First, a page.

top of page

How I Prevented Mastitis And Signs To Keep An Eye For

Updated: Jun 22, 2022

As you know, at 6 months we went from exclusive nursing to adding solids too!

We went from nursing every 2-3h during the day (about 6 times) to nursing 4 times a day. And although milk is still the main source of nutrients for a long time, the sudden drop of 2 feedings is noticeable.

It didn’t happen with Sofia but this time, after one week of solids I noticed my breast were sore, engorged and I had one small bump that wouldn't go away, even after feedings. In one day it started to just get overall worse as the day progressed.

So I immediately I texted my lactation consultant to make sure I PREVENTED mastitis, which I only had once 3 years ago when Sofia was a few weeks old, and it's seriously no fun.

She told me to keep nursing nonstop (more often than usual) and to do a massage to help the milk flow & release. She also taught me HOW to position B so that the milk would drain properly (which was the opposite way I typically nurse him). And to pump very very little after each feeding to get more milk out (not much because we didn't want my body to overproduce, we wanted it to adapt to the changes as B grows and needs less).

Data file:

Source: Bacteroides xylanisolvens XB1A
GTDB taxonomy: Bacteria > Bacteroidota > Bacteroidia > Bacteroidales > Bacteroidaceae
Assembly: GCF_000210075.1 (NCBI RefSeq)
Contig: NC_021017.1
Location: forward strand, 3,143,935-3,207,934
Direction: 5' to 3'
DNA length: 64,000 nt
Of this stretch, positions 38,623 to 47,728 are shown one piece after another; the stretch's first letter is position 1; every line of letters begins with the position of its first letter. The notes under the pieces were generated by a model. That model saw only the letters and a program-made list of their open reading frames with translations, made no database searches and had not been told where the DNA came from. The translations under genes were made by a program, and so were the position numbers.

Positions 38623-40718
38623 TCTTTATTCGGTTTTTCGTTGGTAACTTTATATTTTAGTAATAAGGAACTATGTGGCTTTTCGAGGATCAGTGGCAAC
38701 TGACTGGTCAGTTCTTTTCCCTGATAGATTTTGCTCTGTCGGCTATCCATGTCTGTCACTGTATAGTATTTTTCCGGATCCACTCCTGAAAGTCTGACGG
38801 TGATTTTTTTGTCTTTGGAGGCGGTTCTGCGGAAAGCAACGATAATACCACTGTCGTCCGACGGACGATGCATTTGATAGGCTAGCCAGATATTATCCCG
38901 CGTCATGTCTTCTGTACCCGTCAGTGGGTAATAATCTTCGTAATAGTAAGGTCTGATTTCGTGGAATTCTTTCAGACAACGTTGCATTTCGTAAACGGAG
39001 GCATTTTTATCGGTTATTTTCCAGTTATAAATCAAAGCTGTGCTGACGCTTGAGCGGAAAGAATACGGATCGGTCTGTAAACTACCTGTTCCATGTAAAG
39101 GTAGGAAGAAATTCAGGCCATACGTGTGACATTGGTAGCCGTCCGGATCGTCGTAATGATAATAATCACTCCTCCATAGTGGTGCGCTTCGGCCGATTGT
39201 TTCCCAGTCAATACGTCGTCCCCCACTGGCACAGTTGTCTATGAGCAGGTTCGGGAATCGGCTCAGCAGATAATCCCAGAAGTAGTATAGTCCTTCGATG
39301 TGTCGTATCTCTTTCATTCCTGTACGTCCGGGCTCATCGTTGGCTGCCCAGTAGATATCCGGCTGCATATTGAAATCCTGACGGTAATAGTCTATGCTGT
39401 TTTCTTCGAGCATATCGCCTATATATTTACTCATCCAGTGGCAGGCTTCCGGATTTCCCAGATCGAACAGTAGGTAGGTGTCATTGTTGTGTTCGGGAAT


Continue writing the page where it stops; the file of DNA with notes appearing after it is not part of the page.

It took about 24h to see improvements and 3 days to get it completely fine. But I never reached the point of mastitis or real clogged ducts.

She did NOT recommend cold/warm pads or vibration, in my case, but this is why I highly recommend working with a professional that can help you personally in any stage of the issue you are at!

Remember to keep an eye for early mastitis (or mastitis) when you go through milk supply drops or changes. It’s easier & much better to prevent than curing! Some signs include:

* Breast tenderness

* Breast swelling

* Thickening of breast tissue, or lump

* Pain or a burning sensation while feeding

* Skin redness

* Generally feeling ill

* Fever

For more Newborn AND Nursing education, guidance and support, take my Newborn and Nursing on-demand Course!


Feb 03, 2021

Yes! So you should either have baby underneath you so that milk is going down with gravity (lay baby on a bed and be on top) and you should also position the chin of the baby on the same side where your “knot” is in. So if you have it near your armpit, then you should hold the baby football position while drinking, sorry it’s hard to explain!


Camilla Mackay
Camilla Mackay
Feb 03, 2021

Hi Laura, could you share the position she recommended to properly drain the breast? There is so much information out there and this sounds really valuable to know. Many thanks!

bottom of page